Dr. Wendy Allen
Let me tell you a bit about myself. I grew up in northern Vermont, close to the Quebec border, where I first came into contact with French language and culture. In particular, I found myself serving as cultural and linguistic intermediary between local shopkeepers and our Quebec visitors. Little did I know at the time that this would be my life-long vocation. I pursued an undergraduate major in French at (then) Connecticut College for Women, followed by a year's study in Montpellier, France, on a Fulbright fellowship. Returning to the US, I took up graduate study in French at Indiana University-Bloomington, doing a thesis on the 17th century French Jesuit preacher, historian, poet Pierre LeMoyne. I have spent my entire teaching career at St Olaf College, beginning in 1977 with a part-time appointment, moving gradually into a full-time appointment, a multi-year standard appointment, and finally a tenure-track appointment. My early years at St. Olaf were devoted to teaching 1st and 2nd year language courses (still "my first love," by the way), with a gradual move into courses in civilization and in contemporary French culture and society. In the early 1990s, I devoted large amounts of my time to the development and implementation of Language Across the Curriculum (LAC) programs at St Olaf and at some twenty to thirty institutions across the country. This work in LAC, combined with a long-standing interest in language teaching, on the one hand, and in culture/civilization, on the other, led me into the textbook writing field; and in 1995, I and a co-author published the first elementary-language textbook organized around culture. While the text was far from perfect, its publication represented a high point in my professional career, because it allowed me to bring together in a single piece of work the three primary professional strands I had been pursuing for some twenty years. For the past ten years, thanks to the Center for Research and Applied Language Acquisition at the University of Minnesota, I have had the opportunity to focus my research and scholarly activity on the field of intercultural education. It is this work that has led to my efforts to make culture the core of the language curriculum.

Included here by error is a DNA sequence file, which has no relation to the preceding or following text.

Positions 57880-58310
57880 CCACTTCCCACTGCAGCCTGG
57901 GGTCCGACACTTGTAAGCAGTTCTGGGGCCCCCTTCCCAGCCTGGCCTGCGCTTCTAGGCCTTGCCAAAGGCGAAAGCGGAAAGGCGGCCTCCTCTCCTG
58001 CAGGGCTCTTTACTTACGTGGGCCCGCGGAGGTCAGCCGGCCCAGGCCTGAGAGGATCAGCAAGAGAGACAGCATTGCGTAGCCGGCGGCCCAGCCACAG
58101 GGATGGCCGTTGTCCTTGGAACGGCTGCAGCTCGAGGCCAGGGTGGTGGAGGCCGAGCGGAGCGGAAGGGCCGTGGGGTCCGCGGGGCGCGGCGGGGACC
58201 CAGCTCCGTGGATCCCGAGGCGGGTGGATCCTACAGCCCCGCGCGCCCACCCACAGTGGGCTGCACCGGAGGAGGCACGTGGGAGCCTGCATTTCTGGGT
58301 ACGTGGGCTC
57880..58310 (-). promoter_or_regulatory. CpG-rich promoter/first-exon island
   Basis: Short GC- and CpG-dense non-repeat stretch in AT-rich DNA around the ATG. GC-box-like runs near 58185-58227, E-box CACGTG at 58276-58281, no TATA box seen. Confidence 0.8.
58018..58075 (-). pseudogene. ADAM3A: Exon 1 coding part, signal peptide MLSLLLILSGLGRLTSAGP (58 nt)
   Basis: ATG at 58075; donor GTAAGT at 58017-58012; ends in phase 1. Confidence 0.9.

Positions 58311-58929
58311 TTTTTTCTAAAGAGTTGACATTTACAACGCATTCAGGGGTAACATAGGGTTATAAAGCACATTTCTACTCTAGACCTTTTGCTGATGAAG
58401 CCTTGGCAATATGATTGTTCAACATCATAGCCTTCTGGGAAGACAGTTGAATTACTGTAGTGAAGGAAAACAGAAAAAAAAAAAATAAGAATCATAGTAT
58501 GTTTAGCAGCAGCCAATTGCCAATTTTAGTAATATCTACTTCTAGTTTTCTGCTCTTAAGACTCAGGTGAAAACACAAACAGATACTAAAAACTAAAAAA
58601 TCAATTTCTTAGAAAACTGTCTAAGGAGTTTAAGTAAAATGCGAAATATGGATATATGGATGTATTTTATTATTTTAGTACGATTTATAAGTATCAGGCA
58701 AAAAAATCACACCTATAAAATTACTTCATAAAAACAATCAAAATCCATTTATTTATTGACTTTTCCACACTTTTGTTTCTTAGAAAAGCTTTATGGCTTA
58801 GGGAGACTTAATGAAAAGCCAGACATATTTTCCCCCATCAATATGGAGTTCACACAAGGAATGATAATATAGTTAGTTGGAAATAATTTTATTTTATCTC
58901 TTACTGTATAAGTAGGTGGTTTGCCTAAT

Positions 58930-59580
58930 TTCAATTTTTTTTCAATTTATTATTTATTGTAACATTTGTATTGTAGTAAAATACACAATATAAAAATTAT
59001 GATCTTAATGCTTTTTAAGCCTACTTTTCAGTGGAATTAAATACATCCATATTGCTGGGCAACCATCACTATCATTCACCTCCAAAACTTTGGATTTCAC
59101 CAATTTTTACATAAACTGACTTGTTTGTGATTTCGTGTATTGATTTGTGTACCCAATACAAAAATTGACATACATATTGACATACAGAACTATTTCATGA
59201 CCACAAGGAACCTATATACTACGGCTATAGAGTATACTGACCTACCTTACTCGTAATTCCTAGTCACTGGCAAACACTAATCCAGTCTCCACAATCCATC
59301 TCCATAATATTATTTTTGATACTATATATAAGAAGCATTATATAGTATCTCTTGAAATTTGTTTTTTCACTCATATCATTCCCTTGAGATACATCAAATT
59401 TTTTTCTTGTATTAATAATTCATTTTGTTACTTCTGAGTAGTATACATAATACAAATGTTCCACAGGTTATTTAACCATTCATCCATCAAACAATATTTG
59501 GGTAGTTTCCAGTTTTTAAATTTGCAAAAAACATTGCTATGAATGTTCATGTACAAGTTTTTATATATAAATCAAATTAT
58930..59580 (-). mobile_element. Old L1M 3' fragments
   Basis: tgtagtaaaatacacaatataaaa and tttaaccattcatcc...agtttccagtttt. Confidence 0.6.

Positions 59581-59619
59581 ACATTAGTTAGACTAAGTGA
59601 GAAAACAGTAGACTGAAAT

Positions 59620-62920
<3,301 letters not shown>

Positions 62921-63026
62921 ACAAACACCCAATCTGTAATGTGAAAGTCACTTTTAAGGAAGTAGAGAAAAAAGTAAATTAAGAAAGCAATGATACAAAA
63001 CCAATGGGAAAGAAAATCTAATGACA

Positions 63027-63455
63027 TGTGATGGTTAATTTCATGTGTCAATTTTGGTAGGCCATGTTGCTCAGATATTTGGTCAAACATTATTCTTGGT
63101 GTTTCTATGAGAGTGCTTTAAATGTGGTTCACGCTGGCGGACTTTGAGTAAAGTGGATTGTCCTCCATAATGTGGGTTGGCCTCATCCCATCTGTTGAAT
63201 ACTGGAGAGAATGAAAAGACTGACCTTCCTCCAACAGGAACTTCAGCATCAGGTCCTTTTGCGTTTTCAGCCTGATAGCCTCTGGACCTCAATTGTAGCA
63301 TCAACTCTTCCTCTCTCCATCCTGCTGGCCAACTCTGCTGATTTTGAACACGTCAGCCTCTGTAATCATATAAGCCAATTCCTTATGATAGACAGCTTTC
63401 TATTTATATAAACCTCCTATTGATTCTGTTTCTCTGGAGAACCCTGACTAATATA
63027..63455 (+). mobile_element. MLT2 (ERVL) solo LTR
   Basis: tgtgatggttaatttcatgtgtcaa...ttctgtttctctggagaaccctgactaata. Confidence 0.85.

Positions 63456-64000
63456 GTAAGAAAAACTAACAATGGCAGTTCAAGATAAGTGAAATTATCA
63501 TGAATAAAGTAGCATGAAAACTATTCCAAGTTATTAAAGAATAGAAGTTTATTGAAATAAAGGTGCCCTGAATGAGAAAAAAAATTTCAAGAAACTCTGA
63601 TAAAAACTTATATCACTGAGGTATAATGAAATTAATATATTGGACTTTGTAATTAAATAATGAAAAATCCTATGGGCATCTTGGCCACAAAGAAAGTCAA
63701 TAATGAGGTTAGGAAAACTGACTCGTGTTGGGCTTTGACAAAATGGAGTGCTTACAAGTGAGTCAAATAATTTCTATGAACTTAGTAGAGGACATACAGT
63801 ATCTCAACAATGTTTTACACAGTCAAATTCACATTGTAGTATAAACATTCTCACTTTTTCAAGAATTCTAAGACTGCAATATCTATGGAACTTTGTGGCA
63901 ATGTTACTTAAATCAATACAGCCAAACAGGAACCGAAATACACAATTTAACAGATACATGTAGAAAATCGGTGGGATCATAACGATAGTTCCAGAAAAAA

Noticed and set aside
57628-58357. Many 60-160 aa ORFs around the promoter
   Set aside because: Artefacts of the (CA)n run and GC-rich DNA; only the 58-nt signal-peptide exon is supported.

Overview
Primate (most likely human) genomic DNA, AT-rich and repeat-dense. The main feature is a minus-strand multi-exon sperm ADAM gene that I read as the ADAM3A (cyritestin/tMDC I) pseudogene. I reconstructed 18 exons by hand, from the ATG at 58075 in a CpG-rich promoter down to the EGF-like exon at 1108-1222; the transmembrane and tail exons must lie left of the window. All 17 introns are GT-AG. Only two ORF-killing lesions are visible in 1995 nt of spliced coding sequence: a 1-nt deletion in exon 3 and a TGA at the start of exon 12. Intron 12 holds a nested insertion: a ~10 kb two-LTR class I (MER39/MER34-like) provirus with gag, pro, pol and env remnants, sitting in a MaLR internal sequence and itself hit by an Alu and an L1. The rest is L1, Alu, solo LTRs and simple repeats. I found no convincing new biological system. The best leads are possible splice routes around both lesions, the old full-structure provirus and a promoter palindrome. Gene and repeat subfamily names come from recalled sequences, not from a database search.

So, to summarize, I am a person who loves people and who thrives on working with people, a person who sees herself first and foremost as a teacher and as a lifelong learner.